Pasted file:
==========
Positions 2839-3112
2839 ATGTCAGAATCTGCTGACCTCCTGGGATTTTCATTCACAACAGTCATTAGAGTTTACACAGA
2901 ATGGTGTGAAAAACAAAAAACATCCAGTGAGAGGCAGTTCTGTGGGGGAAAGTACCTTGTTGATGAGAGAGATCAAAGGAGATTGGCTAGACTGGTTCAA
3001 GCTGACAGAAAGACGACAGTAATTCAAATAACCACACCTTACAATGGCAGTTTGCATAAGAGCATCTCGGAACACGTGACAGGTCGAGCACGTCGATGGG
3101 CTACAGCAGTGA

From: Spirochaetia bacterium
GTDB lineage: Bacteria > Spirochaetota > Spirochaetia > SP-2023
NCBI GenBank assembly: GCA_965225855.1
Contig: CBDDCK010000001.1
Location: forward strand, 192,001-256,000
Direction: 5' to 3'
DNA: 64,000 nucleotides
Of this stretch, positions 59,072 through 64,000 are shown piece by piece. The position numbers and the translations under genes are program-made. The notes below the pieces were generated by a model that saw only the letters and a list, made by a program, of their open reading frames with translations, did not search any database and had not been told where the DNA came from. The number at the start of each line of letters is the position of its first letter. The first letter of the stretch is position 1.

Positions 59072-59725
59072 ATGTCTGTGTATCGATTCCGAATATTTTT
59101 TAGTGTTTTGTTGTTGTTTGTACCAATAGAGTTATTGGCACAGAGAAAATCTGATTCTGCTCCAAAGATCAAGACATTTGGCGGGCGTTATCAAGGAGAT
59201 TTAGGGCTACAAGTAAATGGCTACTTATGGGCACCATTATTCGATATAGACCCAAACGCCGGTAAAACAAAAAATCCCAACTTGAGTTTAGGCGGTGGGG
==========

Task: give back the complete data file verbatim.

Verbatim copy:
Positions 2839-3112
2839 ATGTCAGAATCTGCTGACCTCCTGGGATTTTCATTCACAACAGTCATTAGAGTTTACACAGA
2901 ATGGTGTGAAAAACAAAAAACATCCAGTGAGAGGCAGTTCTGTGGGGGAAAGTACCTTGTTGATGAGAGAGATCAAAGGAGATTGGCTAGACTGGTTCAA
3001 GCTGACAGAAAGACGACAGTAATTCAAATAACCACACCTTACAATGGCAGTTTGCATAAGAGCATCTCGGAACACGTGACAGGTCGAGCACGTCGATGGG
3101 CTACAGCAGTGA

From: Spirochaetia bacterium
GTDB lineage: Bacteria > Spirochaetota > Spirochaetia > SP-2023
NCBI GenBank assembly: GCA_965225855.1
Contig: CBDDCK010000001.1
Location: forward strand, 192,001-256,000
Direction: 5' to 3'
DNA: 64,000 nucleotides
Of this stretch, positions 59,072 through 64,000 are shown piece by piece. The position numbers and the translations under genes are program-made. The notes below the pieces were generated by a model that saw only the letters and a list, made by a program, of their open reading frames with translations, did not search any database and had not been told where the DNA came from. The number at the start of each line of letters is the position of its first letter. The first letter of the stretch is position 1.

Positions 59072-59725
59072 ATGTCTGTGTATCGATTCCGAATATTTTT
59101 TAGTGTTTTGTTGTTGTTTGTACCAATAGAGTTATTGGCACAGAGAAAATCTGATTCTGCTCCAAAGATCAAGACATTTGGCGGGCGTTATCAAGGAGAT
59201 TTAGGGCTACAAGTAAATGGCTACTTATGGGCACCATTATTCGATATAGACCCAAACGCCGGTAAAACAAAAAATCCCAACTTGAGTTTAGGCGGTGGGG